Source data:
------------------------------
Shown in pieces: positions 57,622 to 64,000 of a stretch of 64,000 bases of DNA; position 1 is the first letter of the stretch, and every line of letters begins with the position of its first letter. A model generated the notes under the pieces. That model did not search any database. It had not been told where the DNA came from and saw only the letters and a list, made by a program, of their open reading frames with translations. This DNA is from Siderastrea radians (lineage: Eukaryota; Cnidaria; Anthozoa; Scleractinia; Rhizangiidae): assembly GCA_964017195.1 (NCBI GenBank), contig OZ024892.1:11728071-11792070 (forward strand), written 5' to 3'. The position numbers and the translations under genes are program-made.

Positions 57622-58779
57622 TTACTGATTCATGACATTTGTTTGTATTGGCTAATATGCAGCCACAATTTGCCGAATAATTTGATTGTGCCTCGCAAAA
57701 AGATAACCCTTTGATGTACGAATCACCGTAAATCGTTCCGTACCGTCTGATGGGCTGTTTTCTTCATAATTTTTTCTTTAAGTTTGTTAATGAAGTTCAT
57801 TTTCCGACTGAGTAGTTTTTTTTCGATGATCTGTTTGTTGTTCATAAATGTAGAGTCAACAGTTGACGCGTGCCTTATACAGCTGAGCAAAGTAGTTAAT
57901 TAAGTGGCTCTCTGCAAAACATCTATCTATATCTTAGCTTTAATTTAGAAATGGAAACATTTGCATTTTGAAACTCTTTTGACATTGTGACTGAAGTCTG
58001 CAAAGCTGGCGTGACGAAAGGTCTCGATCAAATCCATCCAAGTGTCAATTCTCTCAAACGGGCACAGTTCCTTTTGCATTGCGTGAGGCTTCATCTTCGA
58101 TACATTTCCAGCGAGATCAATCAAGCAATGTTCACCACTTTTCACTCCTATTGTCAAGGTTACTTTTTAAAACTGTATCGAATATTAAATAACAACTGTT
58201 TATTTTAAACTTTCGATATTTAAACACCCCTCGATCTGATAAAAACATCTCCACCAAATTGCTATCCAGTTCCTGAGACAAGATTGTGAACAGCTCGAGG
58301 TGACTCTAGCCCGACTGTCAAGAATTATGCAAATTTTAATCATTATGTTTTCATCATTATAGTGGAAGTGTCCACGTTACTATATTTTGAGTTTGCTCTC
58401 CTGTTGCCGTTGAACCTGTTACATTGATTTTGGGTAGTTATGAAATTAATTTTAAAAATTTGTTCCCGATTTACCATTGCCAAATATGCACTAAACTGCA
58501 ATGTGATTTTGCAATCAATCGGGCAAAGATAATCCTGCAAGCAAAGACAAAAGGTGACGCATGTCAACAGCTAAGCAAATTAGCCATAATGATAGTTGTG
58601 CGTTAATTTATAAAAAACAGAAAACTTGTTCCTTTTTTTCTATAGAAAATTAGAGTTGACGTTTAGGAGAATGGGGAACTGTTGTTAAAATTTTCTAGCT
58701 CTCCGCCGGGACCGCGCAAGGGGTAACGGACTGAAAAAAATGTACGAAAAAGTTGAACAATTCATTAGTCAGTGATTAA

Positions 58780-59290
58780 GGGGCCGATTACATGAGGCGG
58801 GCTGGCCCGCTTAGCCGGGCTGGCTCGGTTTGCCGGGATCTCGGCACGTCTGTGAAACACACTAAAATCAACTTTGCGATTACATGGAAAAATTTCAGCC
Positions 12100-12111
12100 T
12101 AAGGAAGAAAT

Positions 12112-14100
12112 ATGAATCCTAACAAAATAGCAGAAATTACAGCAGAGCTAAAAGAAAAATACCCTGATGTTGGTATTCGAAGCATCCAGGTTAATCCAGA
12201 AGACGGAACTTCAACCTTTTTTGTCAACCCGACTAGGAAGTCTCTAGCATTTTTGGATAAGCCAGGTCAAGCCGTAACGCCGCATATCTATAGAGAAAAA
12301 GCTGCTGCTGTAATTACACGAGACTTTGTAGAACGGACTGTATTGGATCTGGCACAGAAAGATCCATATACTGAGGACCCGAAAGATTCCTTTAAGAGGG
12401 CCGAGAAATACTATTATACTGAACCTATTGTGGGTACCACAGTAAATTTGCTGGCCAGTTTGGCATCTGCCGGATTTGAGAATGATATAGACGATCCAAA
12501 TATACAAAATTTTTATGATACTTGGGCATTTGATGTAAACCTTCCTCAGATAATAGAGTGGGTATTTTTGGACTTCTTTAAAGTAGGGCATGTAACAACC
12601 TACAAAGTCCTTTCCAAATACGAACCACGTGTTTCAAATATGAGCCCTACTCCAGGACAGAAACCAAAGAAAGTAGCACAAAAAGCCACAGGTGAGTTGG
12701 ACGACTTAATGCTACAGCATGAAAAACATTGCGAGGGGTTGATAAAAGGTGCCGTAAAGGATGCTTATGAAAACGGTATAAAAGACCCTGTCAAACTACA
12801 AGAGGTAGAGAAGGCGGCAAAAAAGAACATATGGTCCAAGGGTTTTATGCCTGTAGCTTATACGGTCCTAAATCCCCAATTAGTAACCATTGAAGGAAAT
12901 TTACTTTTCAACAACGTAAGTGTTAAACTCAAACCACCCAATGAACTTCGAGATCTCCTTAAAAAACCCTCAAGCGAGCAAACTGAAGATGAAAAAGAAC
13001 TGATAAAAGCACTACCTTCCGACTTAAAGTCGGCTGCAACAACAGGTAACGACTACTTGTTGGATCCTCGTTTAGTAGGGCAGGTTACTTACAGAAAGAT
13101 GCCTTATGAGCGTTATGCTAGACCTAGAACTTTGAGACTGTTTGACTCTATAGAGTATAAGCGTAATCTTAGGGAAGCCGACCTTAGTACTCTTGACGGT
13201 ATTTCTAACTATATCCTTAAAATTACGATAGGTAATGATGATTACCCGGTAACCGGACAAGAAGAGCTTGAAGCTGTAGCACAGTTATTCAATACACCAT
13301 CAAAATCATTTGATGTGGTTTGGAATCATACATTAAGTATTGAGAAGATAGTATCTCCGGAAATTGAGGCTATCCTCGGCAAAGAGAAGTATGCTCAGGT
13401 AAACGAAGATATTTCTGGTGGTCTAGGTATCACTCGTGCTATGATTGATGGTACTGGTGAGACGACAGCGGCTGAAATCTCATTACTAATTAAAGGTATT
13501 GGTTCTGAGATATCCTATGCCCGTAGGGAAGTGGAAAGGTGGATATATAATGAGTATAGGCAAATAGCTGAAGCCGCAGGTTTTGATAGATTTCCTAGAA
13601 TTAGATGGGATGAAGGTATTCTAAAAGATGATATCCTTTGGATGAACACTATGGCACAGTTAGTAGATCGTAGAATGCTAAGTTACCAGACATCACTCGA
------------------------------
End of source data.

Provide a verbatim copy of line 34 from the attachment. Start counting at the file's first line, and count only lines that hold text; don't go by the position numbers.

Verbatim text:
13301 CAAAATCATTTGATGTGGTTTGGAATCATACATTAAGTATTGAGAAGATAGTATCTCCGGAAATTGAGGCTATCCTCGGCAAAGAGAAGTATGCTCAGGT